Lot No. 1—22 feet frontage to Union-street, depth 91 feet, upset price £33. 
Lot No 2—22 ft. frontage to Union-st., depth 85 ft 2 in., upset price £32. 
Lot No. 3—22 ft. frontage to Union-st., depth 79 ft. 3 in., upset price £33. 
Lot No. 4— 33 ft. frontage to Union-st., depth 72 ft. 9 in., upset pace £35. 
Lot No. 5—335 — 33 ft. frontage to Union-st,, depth 63 ft. 6 in , upset price £33. 
Lot No. 6—35 ft. frontage to Napier-st., depth 63 ft. 6 in , upset price £25. 
Lot No 7—337 — 33 ft. frontage to Napier-St , depth 72 ft. 9 in , upset price £25. 
Lot No. 8—228 — 22 ft. frontage to Napier-st., depth 79 ft. 3 in , upset price £17. 
Lot No. 9—22 ft. frontage to Napier-st., depth 85 ft. 2 in., upset price £20.j 
Lot No. 10 — 22 ft. frontage to Napier-st , depth 91 ft., upset price £24. 
Lot No. 11 — 55 ft. 9 in frontage to Napier-st., depth 106 ft. 3x9, upset price £42. 

The above Lots are subdivisions of allotments No. 30 & 31 of Section 43, and immediately adjoin Mr. McVay's residence, in Freeman's Bay. Lots No 1, 2, 3, 9, 10 & 11 are all at present under clover. A good substantial fence runs through No. 8& 9. No. 3& 4 are also fenced on one side. 

Southern Cross 8 May 1855

Now, this looks interesting. What we have is the legal description "30 and 31 of Section 43" adjoining McVay's residence. So, I turn to the 1866 Vercoe and Harding map of Auckland (reference NZ Map 18, Sir George Grey Special Collections, Auckland Libraries).


The land being sold in 1855 was between Union and Napier Streets, and right at the corner of those streets, so I suspect the tannery was close by. Much of it is under the Northern Motorway today, or is in grassed and vegetated reserve.

A George McVay turns up on Wellesley Street as a tanner in the 1856-57 jury list. John McVay isn't on that list at all. George McVay advertised that he was in Freemans Bay as well -- if he was on Wellesley Street, this was probably at the Victoria Park end of that long road. But when he died 24 August 1863, it was at his home on Union Street, aged just 42.

A house in Union Street occupied by a Mrs McVay was struck by lightning later that year.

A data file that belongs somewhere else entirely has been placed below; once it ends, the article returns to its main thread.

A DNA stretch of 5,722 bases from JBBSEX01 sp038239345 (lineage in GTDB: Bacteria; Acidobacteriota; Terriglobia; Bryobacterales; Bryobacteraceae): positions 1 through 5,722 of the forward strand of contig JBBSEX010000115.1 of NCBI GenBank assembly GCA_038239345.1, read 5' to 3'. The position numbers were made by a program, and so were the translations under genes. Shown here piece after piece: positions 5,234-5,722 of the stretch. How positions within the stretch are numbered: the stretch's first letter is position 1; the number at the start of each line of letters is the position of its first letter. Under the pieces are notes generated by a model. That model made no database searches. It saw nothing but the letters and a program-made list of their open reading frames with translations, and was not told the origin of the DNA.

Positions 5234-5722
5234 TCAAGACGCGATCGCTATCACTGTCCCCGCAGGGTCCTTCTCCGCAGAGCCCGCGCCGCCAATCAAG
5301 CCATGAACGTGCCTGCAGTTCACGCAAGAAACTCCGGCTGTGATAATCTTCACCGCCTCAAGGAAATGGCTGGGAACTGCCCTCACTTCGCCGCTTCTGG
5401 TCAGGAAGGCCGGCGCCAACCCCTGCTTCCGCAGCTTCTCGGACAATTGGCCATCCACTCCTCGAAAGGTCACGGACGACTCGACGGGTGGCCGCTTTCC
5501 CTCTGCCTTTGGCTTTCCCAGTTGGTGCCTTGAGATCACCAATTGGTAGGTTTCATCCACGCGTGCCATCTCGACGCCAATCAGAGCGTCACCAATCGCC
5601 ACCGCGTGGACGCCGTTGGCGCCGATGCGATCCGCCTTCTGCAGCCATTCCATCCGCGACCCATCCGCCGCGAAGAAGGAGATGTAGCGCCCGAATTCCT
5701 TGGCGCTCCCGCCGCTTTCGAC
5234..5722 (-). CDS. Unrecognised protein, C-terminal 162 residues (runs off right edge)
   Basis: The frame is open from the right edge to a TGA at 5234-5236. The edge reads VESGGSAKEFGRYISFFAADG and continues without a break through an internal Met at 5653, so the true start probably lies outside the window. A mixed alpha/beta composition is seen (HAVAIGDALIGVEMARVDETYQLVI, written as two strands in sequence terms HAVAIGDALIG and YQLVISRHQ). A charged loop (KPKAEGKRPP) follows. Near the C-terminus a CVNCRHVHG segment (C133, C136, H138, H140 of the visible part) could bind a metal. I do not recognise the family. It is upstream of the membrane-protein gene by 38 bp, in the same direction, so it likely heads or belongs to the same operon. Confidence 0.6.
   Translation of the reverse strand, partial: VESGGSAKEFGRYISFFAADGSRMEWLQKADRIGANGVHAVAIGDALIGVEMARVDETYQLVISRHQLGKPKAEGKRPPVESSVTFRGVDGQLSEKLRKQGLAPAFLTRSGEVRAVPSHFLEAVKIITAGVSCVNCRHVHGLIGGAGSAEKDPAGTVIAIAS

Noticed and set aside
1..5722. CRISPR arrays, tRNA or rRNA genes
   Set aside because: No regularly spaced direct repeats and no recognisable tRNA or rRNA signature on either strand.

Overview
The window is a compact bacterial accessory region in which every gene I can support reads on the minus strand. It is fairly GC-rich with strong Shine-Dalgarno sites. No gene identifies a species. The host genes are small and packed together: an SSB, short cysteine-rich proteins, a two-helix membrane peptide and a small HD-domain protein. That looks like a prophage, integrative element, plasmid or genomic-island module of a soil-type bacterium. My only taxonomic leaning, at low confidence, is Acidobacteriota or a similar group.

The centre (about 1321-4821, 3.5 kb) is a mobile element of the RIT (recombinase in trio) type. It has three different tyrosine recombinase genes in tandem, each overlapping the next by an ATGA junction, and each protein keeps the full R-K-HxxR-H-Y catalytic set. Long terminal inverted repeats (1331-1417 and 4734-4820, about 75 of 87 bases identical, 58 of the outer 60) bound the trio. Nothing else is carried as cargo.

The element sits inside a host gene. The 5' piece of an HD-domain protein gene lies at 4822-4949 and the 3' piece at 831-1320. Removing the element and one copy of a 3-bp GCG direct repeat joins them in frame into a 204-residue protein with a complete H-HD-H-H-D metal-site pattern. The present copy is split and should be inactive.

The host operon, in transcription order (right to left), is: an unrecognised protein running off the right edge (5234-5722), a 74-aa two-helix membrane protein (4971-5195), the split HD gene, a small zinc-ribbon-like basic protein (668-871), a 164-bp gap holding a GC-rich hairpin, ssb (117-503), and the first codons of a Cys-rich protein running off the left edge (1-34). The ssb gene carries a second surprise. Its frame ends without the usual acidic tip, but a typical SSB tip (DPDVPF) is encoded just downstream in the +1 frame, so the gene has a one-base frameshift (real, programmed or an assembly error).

It appears that during the storm a cottage in Union-street, Freeman's Bay, occupied by Mrs. McVay, was struck with the electric fluid, which split and splintered one of the verandah posts in front of the house, shattered the weather-boarding in the end of the cottage, broke through the roof by the side of the chimney, and burst a large stone ink bottle, the fragments of which broke several pieces of crockery. A lamp and other articles were thrown from the shelves ; the kitchen utensils, which were of tin, were thrown off the nails on which they were suspended ; and the clock was stopped at the same time (nine o'clock). Seven of the family were in the house, and the effect of the shock deprived Mrs. McVay of hearing for about a quarter of an hour, leaving a ringing sound in her ears. The remainder of the family experienced a similar sensation. The shock appears to have been felt by other persons residing near, but providentially no one was seriously injured. Mr. Hunt, living next door to Mrs. McVay, had his arm paralysed for some time. 
 Southern Cross 21 December 1863
Finally, this last note from the 1890s.

An old colonist, Mrs John McVay, widow of the founder of the first tannery in Auckland, died at Napier on Monday. She arrived with her family in Sydney in 1837, and four years after came to Auckland in the schooner Shamrock, commanded by Captain Daldy.
Auckland Star 1 November 1892

There passed peacefully from our midst at an early hour yesterday morning, at the age of sixty-nine years, a very old colonist in the person of Mrs McVay, after an illness resulting from an attack of bronchitis of over four months. In 1837 she, with her father, Mr George Deuchar, and a sister, arrived in Sydney, her mother having died on the passage from Home. Mr Deuchar intended settling in New South Wales, but after experiencing several dry seasons, followed by a disastrous flood on the Hunter river, decided to leave for Auckland, subsequently farming land at Epsom, near the city of Auckland. Capt. Daldy, who is still resident in Auckland, is we believe, the only survivor in the colony of all those twenty-nine passengers and crew who made that first trip to Auckland in the brig Shamrock, reaching port after a long and tempestuous passage on the 1st day of July, 1841, about fifteen months before the arrival in Auckland of the first emigrant ship, the Jane Gifford and Duchess of Argyle, whose jubilee has just been celebrated. 

Over a year afterwards Miss Deuchar was married to Mr John McVay, who was a fellow passenger from Sydney in the Shamrock. Mr McVay subsequently established a tannery in the middle of what is now the city of Auckland. About fifteen years ago Mrs McVay came to reside in Napier. She leaves a family of five sons, two of whom are Messrs George and John McVay of this town, and one daughter, Mrs D. Miller, residing is Christchurch.